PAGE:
Things are changing in Japan, but this kind of unspoken social permission does not yet exist widely – at present it is centered among young students around the country’s top universities, primarily in Tokyo.
Barrier to Trust
When an entrepreneur seeks to create something new without precedent or an existing support network (such as that found within a corporation), he or she must synthesize new relationships spontaneously and at low cost to take the many steps required to pull to the new venture together. Legal assistance for company formation, software and design engineering expertise, marketing, messaging, business acumen – these various skills represent a focused contribution from a collection of individuals when they come together to create a new business. When limited resources are available, you need a low barrier to trust and cooperation in place in your social network in order to pull them all together. The ambient barrier to trust for such things is still relatively high in Japan, putting a damper on innovation.
Making a Change
At Stanford University this month, a community of academics, investors, and industry participants gathered to discuss Japan and its innovation ecosystems. This event, called Moment 2015 is sponsored by the Ministry of Economy, Trade and Industry of Japan (METI) together with Deloitte Touche Tohmatsu LLC, World Innovation Lab (WiL), and Stanford University’s Shorenstein Asia-Pacific Research Center (APARC). The thought is that through the free exchange of ideas, connecting across the Pacific ocean to Silicon Valley from Tokyo, and through wider education, Japan can accelerate its innovation ecosystem development. Will events and organizations like this make a difference? They are certainly part of the solution. What is even more central to the growth of bottom-up innovation in Japan is for individuals to learn and change, to talk to each other, to try, fail, and celebrate the entrepreneurial journey.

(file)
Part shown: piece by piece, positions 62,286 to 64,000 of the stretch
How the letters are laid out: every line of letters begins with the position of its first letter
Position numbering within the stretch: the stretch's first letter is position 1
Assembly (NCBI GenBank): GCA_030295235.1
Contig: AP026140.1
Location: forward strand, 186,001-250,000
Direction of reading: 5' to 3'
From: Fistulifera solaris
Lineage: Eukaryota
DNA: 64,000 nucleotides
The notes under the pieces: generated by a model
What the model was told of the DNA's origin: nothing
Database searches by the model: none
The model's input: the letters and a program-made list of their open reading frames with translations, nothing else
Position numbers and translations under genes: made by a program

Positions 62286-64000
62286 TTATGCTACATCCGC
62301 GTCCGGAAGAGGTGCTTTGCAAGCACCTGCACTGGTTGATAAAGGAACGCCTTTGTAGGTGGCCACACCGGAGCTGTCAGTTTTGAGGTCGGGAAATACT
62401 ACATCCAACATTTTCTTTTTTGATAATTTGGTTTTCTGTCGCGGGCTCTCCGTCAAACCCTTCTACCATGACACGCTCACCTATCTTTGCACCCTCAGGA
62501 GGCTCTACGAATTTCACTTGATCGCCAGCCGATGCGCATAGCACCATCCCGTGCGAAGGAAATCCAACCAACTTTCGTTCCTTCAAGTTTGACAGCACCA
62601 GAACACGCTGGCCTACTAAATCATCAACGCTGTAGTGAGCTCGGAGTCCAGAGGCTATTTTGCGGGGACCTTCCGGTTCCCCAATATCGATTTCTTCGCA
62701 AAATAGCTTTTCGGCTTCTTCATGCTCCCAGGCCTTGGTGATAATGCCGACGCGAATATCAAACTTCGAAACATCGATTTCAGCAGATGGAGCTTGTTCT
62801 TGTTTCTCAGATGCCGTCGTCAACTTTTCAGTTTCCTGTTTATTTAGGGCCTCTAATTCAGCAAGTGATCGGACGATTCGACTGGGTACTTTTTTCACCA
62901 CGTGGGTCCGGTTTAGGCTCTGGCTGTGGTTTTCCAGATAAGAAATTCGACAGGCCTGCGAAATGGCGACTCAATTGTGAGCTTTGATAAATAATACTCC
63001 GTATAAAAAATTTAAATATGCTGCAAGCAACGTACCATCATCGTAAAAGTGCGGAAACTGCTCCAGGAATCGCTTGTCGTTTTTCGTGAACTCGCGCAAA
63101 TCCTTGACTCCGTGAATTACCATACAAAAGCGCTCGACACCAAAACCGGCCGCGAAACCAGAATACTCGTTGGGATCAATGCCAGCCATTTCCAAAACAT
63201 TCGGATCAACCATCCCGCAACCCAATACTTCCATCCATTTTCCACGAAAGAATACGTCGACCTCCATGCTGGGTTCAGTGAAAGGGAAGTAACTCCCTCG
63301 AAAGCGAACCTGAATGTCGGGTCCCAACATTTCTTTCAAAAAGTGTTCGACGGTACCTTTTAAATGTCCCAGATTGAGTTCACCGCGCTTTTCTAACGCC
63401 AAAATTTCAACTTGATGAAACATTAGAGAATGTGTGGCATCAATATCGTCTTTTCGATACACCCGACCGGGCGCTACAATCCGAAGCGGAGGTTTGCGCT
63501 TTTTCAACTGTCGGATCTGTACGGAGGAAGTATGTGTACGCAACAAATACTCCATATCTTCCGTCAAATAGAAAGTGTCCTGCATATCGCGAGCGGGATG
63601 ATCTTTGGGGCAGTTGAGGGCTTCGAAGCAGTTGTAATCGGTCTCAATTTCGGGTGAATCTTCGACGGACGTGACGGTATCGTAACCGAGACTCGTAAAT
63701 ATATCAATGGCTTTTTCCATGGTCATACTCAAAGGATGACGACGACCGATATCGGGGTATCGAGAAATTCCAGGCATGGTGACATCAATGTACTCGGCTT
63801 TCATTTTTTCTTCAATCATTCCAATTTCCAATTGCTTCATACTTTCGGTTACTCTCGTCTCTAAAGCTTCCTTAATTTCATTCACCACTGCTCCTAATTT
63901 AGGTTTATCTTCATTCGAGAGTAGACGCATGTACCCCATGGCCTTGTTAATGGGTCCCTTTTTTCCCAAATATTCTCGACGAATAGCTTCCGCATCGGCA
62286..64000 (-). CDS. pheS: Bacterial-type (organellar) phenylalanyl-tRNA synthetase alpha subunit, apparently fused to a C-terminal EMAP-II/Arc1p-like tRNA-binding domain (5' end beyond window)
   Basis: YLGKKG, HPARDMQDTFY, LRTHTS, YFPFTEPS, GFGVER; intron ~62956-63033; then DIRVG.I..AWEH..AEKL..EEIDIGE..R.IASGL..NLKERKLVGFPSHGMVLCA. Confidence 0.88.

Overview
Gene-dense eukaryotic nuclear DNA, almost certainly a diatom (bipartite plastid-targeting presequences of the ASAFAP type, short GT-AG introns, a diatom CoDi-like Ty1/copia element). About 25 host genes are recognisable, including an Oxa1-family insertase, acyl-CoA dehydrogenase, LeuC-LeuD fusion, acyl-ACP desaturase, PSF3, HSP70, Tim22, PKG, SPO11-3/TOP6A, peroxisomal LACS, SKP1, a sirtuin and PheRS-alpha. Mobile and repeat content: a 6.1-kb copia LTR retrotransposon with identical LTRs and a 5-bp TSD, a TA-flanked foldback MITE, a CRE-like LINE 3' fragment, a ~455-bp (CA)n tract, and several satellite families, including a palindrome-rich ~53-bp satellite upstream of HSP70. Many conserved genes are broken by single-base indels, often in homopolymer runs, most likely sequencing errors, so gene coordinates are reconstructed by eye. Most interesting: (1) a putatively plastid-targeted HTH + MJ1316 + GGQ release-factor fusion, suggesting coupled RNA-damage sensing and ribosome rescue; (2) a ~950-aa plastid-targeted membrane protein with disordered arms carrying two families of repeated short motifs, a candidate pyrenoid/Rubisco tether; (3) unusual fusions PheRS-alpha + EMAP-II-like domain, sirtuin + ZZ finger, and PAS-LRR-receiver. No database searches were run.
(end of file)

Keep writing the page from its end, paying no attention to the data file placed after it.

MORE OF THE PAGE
For Japan, as all of us: The Next Step is Always the Most Important One